Duterte won’t extend martial law in Mindanao
Updated @ 1:57 a.m., Dec. 11, 2019
MANILA, Philippines — President Rodrigo Duterte will no longer extend martial law in Mindanao after government forces succeeded in “weakening terrorism and extremist rebellion” in the region through the arrest and killing of leaders of local terror groups.
The President’s decision to lift the more than two-year-old martial rule at the end of the year “shows how he responds to the situation on the ground,” presidential spokesperson Salvador Panelo said in a Palace briefing on Tuesday.
Martial law was first imposed on Mindanao island after Islamic State-inspired armed groups, led by the Maute brothers and leaders of Abu Sayyaf, laid siege to Marawi City in May 2017.
Government troops quelled the siege after five months of intense airstrikes and ground offensives, but Congress approved an extension of martial law in Mindanao three times after Duterte warned that militants continued to recruit fighters and plot attacks.
Martial law had allowed the military to establish control with measures like curfews, checkpoints and gun controls in a nation where many civilians own firearms, either legally or illegally. Suspects could also be detained for longer periods without criminal charges being filed in court.
Panelo said Duterte made the decision not to extend martial law “following the assessment of his security and defense advisers of the weakening of the terrorist and extremist rebellion.”
He said the Department of the Interior and Local Government, the Department of National Defense, and the Philippine National Police were one in recommending not to extend the declaration, noting this was “a result of the capture or neutralization of their [terror groups’] leaders, as well as the decrease in the crime index, among the factors considered.”
“The Palace is confident on the capability of our security forces in maintaining the peace and security of Mindanao without extending martial law,” he said. “The people of Mindanao are assured that any incipient major threat in the region would be nipped in the bud.”
Defense Secretary Delfin Lorenzana earlier said he won’t recommend extending martial law.
He told Duterte that militants could no longer carry out an attack like the siege on Marawi, which left more than 1,000 mostly militants dead, along with troops and civilians, and turned the Lanao del Sur capital’s commercial and residential areas into a wasteland of burned and pock-marked buildings and houses.
Troops have also made significant progress in efforts to defeat the decades-old communist insurgency in the region, the defense secretary said.
However, Lorenzana called for tougher amendments to the Human Security Act, saying it would be a better arrangement than martial law.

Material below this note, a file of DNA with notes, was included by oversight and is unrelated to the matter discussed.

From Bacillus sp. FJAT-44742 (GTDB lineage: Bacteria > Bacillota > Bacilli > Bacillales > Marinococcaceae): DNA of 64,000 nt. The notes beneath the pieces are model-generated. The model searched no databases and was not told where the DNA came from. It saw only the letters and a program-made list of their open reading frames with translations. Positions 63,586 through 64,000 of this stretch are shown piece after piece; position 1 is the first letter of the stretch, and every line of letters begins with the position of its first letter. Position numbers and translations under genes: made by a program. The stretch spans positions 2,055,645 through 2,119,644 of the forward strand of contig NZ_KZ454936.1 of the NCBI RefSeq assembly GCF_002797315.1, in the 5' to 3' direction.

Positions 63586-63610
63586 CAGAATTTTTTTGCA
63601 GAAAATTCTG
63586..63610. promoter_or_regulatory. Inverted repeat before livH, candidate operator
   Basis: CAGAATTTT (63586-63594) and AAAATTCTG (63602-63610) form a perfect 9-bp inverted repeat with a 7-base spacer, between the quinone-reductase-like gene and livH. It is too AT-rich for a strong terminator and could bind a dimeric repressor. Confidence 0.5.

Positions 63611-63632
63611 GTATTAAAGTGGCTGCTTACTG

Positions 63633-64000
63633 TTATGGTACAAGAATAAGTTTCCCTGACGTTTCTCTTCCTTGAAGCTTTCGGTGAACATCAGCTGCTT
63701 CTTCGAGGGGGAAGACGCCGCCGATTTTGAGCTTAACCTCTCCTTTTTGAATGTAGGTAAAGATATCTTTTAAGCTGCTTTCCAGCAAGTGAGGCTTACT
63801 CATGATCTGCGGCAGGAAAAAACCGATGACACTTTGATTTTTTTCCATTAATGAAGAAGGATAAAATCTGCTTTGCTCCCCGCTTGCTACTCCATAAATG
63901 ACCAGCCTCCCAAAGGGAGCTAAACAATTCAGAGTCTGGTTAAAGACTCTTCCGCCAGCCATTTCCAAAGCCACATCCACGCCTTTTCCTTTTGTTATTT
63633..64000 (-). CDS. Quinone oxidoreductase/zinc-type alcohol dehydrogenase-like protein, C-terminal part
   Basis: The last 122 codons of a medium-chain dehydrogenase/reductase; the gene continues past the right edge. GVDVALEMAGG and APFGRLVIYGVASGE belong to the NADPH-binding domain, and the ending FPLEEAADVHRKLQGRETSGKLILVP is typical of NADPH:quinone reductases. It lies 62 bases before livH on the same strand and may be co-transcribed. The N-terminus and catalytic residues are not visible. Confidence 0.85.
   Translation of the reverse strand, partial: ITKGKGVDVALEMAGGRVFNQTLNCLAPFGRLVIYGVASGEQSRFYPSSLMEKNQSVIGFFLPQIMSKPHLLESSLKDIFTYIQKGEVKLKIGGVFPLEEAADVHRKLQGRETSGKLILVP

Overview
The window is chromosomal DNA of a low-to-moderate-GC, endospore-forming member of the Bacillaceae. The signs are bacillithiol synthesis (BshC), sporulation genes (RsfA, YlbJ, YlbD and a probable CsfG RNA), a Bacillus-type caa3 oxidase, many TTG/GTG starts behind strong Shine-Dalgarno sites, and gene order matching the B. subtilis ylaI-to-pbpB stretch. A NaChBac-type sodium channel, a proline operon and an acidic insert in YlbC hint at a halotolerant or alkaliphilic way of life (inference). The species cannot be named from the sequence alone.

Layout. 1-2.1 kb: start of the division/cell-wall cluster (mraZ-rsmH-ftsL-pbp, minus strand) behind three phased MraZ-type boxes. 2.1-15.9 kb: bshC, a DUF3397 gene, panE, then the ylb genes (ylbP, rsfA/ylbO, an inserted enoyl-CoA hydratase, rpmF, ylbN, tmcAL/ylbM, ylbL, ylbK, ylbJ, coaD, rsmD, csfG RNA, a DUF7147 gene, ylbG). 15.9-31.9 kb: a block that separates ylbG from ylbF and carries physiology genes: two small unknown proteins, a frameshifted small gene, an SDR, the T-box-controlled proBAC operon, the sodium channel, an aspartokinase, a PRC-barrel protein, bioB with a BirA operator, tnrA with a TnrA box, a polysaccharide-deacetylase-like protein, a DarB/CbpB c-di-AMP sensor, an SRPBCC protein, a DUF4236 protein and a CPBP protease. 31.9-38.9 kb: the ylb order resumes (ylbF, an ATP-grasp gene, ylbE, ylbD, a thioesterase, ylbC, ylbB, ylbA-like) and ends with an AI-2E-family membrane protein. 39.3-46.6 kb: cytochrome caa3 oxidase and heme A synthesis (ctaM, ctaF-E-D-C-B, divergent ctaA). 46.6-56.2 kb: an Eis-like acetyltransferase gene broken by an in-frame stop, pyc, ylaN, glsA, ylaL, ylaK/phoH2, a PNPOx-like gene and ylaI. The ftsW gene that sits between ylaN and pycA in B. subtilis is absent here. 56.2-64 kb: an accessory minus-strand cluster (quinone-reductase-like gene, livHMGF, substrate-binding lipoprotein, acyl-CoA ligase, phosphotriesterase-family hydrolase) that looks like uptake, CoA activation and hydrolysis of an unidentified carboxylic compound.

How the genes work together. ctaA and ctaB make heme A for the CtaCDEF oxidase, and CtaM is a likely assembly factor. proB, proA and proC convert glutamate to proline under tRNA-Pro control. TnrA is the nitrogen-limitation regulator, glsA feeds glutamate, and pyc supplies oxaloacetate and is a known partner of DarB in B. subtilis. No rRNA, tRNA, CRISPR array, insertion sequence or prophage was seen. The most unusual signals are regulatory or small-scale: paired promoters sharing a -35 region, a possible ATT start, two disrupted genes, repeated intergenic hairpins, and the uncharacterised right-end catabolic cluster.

“It’s time to go back to normal, and so that we can attract more investors,” Lorenzana told the state-run PTV last week.
Agusan del Norte Rep. Lawrence Fortun said with Duterte’s decision, “reason and better judgment, as well as wise counsel of advisers and public clamor, have prevailed.”
“I hope the remaining pockets of extremist, communist, warlord lawlessness and private armies in particular areas, will be squelched for good, because their terror activities continue to occasionally disrupt peaceful citizen’s lives, prevent economic growth, and ward away investors,” Fortun added.
Cagayan de Oro Rep. Rufus Rodriguez thanked the president for the “wise decision,” saying the persistence of martial law in the past years “discouraged investments into Mindanao.”
“The non-extension of martial law will give normalcy and stability in our beloved island of Mindanao,” he said.
Iligan City Vice Mayor Jemar Vera Cruz said lifting martial law meant a renewed trust by investors into the security atmosphere of Mindanao.
Drieza Lininding, chair of the Marawi-based Moro Consensus Group, said the announcement was “ long overdue but a welcome development.”
He hopes that the curfew in Marawi and Lanao del Sur will also be lifted “to ensure freedom of movement and maximize it for economic recovery.”
Cagayan de Oro Mayor Oscar Moreno said the president’s decision “reflects the administration’s confidence in the military’s preparedness.”
Cotabato City Mayor Cynthia Guiani-Sayadi said, however, that she was sad because martial law had greatly improved the city’s peace and order situation.
“We, the city officials, want martial law to be retained, but we will respect the decision of President Duterte,” Guiani-Sayadi said.
—With reports from Edwin Fernandez, Divina Suson, Richel Umel, Bong Sarmiento, Leah Agonoy, Jigger Jerusalem, AP and AFP
Edited by KGA/atm/pdi
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